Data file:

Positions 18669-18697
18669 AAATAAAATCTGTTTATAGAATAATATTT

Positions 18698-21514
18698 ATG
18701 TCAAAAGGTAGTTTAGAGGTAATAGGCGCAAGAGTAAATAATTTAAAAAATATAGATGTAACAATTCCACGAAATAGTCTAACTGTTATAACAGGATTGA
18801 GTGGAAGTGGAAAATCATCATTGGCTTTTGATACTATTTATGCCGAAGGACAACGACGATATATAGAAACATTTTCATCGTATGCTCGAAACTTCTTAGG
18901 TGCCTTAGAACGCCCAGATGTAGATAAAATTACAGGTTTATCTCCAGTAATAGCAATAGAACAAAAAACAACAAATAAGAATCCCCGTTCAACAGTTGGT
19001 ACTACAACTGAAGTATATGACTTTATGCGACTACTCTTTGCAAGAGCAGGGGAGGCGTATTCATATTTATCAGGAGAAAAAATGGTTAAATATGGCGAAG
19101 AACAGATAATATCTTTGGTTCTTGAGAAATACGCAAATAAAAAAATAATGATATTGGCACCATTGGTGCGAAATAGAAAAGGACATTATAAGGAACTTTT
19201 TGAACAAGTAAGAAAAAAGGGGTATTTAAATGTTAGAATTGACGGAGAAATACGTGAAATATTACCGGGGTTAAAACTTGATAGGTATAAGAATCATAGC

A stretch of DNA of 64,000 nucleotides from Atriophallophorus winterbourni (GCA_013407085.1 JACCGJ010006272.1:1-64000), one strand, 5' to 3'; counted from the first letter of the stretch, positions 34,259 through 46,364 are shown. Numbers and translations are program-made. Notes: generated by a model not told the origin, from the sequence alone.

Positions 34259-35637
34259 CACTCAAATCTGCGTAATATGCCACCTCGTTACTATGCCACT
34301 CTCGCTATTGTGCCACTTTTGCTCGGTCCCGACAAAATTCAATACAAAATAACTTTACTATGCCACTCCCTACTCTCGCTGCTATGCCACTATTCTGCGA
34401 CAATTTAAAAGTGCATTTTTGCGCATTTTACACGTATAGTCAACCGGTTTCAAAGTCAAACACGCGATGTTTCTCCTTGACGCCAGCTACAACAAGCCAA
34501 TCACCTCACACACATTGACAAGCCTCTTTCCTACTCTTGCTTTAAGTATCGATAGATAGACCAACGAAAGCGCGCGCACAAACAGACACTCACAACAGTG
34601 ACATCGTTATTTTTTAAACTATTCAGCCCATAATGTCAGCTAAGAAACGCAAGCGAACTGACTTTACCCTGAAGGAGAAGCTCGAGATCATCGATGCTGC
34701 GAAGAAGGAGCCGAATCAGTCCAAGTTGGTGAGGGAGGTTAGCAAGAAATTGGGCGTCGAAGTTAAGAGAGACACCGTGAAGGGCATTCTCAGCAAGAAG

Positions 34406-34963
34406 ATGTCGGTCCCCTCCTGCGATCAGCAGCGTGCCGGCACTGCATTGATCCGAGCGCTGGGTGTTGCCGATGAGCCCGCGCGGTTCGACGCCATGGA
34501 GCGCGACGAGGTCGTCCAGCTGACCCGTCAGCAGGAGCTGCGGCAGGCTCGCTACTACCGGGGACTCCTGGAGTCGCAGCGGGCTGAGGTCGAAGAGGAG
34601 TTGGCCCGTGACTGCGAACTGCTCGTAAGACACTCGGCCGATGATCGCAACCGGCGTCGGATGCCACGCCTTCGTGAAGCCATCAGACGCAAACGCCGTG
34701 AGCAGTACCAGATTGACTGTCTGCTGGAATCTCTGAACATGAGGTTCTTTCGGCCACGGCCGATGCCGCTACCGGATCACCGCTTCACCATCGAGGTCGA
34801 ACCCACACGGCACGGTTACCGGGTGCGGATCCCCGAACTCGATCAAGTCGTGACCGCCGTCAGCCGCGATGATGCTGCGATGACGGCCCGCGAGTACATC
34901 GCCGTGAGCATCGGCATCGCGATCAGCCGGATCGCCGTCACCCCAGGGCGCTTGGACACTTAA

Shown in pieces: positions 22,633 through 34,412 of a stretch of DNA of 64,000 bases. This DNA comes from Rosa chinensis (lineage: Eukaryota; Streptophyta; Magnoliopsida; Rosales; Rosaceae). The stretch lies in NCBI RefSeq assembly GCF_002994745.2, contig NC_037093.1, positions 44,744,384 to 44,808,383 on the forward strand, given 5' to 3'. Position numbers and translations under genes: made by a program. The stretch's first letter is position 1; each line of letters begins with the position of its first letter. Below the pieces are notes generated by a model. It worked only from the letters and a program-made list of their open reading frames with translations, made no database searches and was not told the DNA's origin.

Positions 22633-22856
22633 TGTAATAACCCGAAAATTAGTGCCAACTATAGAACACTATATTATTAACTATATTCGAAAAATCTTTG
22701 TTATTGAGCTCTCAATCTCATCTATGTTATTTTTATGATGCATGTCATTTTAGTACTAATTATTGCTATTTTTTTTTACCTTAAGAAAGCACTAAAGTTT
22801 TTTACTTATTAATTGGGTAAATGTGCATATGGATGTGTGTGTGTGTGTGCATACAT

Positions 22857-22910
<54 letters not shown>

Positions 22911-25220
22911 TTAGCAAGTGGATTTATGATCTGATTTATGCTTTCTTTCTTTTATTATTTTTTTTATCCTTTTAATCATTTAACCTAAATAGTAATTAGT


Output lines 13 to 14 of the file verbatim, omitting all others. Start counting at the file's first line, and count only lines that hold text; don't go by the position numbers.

34259 CACTCAAATCTGCGTAATATGCCACCTCGTTACTATGCCACT
34301 CTCGCTATTGTGCCACTTTTGCTCGGTCCCGACAAAATTCAATACAAAATAACTTTACTATGCCACTCCCTACTCTCGCTGCTATGCCACTATTCTGCGA